Day 2: Garden District (& more!)

You could say Lafayette Cemetery #1 was my own strange and unusual version of heaven. Call me creepy, but I am totally fascinated by cemeteries, and there was something rather spellbinding about this famous, above-ground “City of the Dead.” Our walking tour of the Garden District included a stop here, along with a rundown of burial practices — and why going “six feet under” isn’t much of an option.

A two-hour tour of the Garden District, put on by Two Chicks Walking Tours, might have been my favorite part of the trip. On top of the cemetery, we weaved through neighborhood streets, admired historic homes (Anne Rice’s former home pictured above!) and learned about the famous people who lived, currently live, and supposedly still haunt the neighborhood.

Our tour guide, Loki, grew up in the Garden District. He was a compelling storyteller who incorporated the perfect balance of real history and folklore.

Does this sidewalk mosaic look familiar?!

It’s outside Miss Robichaux’s Academy for Exceptional Young Ladies! …Well, technically, it’s the beautiful and historic Buckner Mansion, but I also refer to it the AHS: Coven house. It was the final stop on our tour.

Just around the corner was District Donuts, which our Lyft driver suggested. It’s worth mentioning because of a Monte Cristo donut sandwich, topped with raspberry preserves and powdered sugar, that kind of changed my life. I didn’t take a picture, but trust me on this one.

A photo can’t quite capture the vibes at Bacchanal’s, but it’s basically a big backyard party in the Ninth Ward. You pick out your own bottle of wine, meat, and cheese. The staff then creates a charcuterie board with complementary pairings, so you can snack and drink while watching live music in an outdoor courtyard.

We capped off the night on Frenchmen Street, several blocks dedicated to live music. (Again, I didn’t take pictures here. I was doing this weird thing called “trying to live in the moment.” ) We only went into bars that didn’t charge cover.


Near the end of Frenchmen Street was a small, open-air art market with local vendors, including a “poet for hire.” We told him what we were in town for; he asked a few questions and started typing away. For a $10 donation, it was a perfect, one-of-a-kind keepsake to commemorate the trip.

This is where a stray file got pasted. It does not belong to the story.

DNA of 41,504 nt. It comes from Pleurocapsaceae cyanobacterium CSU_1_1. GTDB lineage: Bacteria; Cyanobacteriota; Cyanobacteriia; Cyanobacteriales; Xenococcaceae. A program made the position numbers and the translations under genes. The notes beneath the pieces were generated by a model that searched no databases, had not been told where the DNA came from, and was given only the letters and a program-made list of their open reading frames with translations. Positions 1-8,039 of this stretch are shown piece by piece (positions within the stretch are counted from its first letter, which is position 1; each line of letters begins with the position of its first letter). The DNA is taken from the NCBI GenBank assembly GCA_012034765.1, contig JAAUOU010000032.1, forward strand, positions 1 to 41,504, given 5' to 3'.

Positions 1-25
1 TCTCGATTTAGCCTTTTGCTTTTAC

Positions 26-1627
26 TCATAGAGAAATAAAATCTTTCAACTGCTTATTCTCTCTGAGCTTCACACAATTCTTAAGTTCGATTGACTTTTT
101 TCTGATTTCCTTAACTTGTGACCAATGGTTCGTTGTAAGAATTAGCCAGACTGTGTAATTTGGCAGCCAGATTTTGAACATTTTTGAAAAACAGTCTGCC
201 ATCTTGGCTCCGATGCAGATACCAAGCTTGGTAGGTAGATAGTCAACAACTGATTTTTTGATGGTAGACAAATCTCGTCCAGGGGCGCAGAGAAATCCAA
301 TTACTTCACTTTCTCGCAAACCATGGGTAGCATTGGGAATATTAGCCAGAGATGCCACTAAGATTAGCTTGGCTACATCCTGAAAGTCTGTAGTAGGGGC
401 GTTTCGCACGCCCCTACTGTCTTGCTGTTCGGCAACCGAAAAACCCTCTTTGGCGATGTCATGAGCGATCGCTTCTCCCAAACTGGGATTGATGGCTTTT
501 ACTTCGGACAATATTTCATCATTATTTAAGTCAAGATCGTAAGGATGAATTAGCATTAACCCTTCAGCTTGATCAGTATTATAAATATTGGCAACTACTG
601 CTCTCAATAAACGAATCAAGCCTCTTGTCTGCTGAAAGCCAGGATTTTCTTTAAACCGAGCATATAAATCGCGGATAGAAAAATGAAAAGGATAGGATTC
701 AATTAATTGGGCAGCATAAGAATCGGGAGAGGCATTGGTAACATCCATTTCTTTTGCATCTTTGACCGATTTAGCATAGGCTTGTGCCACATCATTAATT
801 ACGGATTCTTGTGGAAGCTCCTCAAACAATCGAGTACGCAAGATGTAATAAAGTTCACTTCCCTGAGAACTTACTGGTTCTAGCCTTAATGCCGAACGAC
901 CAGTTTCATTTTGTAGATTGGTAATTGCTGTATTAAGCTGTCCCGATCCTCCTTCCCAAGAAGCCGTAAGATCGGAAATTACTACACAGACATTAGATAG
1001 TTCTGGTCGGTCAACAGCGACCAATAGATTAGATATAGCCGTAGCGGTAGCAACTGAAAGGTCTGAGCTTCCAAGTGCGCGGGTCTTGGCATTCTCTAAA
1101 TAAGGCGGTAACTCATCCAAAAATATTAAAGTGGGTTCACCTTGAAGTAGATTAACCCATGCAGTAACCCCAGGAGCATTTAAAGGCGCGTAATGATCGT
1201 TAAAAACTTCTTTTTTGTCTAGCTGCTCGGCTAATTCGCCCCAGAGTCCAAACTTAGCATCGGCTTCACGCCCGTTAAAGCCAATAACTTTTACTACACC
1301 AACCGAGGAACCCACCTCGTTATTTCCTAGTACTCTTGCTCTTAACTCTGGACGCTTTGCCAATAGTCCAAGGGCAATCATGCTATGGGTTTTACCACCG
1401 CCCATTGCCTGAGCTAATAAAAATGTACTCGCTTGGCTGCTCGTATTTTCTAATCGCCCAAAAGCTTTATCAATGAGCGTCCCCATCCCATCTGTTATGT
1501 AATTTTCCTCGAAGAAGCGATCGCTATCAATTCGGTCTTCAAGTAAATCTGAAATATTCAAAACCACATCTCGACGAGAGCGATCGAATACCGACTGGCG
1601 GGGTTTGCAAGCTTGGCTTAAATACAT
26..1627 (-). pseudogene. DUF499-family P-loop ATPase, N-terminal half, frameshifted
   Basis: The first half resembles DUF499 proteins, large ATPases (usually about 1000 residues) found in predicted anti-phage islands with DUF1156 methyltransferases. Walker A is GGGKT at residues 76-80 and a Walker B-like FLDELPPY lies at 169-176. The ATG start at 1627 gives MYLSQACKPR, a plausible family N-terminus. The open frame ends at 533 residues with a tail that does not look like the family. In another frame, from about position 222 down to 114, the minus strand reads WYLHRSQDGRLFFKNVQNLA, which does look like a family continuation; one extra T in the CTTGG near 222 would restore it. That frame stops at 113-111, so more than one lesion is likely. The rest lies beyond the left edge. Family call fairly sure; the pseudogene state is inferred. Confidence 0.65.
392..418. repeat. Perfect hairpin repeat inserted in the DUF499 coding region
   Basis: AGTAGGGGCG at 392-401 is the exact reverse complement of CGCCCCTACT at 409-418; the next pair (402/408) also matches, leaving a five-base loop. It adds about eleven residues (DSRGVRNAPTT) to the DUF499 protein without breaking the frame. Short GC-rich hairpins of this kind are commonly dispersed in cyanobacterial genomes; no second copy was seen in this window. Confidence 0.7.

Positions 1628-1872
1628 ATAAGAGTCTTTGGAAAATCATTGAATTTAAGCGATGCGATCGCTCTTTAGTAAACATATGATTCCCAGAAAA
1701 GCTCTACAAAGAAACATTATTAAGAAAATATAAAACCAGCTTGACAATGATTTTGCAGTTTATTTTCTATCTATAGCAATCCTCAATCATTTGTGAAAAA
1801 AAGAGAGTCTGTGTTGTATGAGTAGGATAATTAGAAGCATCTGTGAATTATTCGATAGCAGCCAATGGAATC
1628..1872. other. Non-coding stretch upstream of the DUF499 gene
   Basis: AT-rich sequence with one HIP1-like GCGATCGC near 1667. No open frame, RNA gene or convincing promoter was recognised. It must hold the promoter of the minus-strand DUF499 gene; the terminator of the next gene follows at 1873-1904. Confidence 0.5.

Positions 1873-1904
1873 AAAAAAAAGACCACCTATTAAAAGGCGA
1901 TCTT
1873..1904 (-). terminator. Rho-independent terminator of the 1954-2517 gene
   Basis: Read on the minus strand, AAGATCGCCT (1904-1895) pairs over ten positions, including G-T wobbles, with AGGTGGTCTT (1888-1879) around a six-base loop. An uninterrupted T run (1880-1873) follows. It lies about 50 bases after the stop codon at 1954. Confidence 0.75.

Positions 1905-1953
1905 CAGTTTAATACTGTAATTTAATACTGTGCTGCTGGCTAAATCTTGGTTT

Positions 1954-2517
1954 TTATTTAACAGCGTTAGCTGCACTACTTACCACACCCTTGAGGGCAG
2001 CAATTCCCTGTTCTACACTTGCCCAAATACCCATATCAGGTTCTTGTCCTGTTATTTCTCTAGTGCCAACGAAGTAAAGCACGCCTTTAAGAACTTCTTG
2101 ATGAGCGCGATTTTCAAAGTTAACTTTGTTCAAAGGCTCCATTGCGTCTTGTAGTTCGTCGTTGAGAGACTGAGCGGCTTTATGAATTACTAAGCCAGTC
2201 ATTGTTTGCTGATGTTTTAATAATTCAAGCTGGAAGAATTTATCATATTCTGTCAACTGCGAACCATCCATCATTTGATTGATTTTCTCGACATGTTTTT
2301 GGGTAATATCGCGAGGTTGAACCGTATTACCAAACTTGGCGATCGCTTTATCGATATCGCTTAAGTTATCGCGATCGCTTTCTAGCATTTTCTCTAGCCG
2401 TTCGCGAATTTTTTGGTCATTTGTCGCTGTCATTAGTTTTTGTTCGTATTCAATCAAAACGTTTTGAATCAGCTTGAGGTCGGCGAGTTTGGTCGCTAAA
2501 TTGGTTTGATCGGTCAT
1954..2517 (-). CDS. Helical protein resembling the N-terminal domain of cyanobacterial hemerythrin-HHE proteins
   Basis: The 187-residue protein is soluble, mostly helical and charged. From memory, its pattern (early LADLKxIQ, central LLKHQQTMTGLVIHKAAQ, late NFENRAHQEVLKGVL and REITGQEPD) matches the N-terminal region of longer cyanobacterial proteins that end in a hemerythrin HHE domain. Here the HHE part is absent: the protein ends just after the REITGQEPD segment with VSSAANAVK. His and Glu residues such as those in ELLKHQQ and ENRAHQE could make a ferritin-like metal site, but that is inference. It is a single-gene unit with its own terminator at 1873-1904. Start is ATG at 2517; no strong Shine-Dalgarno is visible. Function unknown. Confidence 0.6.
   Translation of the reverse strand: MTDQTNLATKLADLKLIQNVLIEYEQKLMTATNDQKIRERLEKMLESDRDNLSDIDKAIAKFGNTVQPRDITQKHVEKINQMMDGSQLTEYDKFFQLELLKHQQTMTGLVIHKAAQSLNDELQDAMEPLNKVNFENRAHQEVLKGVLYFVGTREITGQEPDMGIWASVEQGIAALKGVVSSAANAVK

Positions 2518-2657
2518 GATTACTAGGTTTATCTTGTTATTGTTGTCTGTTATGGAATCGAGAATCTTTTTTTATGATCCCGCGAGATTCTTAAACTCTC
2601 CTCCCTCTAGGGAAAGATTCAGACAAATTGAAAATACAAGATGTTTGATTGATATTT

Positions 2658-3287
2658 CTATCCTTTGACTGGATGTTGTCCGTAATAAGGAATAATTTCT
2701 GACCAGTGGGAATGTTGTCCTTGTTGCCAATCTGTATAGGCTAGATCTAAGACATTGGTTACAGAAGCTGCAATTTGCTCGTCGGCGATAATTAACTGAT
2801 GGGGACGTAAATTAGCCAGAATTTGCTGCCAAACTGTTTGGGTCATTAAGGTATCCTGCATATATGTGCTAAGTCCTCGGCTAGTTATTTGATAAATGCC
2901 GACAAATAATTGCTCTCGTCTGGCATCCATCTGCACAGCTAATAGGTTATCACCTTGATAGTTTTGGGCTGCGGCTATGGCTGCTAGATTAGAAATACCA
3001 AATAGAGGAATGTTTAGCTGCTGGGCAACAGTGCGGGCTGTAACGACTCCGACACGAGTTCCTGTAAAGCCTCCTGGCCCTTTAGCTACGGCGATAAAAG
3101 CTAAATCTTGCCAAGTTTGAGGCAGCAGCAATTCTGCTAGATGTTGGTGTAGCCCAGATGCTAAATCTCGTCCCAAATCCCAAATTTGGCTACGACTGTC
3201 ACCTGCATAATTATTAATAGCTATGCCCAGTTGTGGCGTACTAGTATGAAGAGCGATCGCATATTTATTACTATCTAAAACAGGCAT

Day 3: Last Day

We wanted to scope out the options before going crazy on impulse buys, so shopping was saved for the final day.

Souvenir shops in the city are literally everywhere, but I liked Voodoo Mart on Canal Street. It’s nothing special, but it did seem to have the widest selection of gifts priced a little cheaper than the same items in the French Quarter.

Finally, I’d be remiss if I didn’t mention our last meal in New Orleans. Mother’s Restaurant is an old-school, no-frills diner in the Central Business district. And holy shit. I’m still thinking about the jambalaya.

How I saved money: As far as getaways go, this mini vaca was very affordable. I used my Hilton Honors discount to book a hotel with free breakfast. We walked pretty much everywhere, and only took Lyfts when needed. I also packed snacks in my suitcase to keep in my purse while out exploring. Taking in the culture of New Orleans costs nothing, but the next time I go, I’ll mostly budget for more food!


Use Your Illusion

Life, Style



“I want something else. I’m not even sure what to call it anymore, except I know it feels roomy and it’s drenched in sunlight and it’s weightless and I know it’s not cheap. Probably not even real.”

I read that passage on one of my favorite art/poetry sites last week, and it’s stuck with me ever since. It resonates with this feeling I constantly carry; this unexplained instinct that always feels… kind of unsettled.

Because I do feel like I’m endlessly searching for something else, when “something else” is hard — maybe even impossible — to define.

Whether it’s a sense of excitement, adventure, happiness, love, passion, comfort, depth in another person, deeper meaning. A fleeting emotion, a feeling, a purpose.

Perhaps it’s a side effect of daydreams, when overt curiosity collides with too much introspection. Searching for the meaning of life, some would say.

I would love to know exactly what I’m looking for, and if or when I’ll know that I’ve found it.

Sometimes I wonder if it’s like chasing a mirage.

There are times when it feels like it’s just out of reach. But maybe what I’m reaching for… just isn’t real.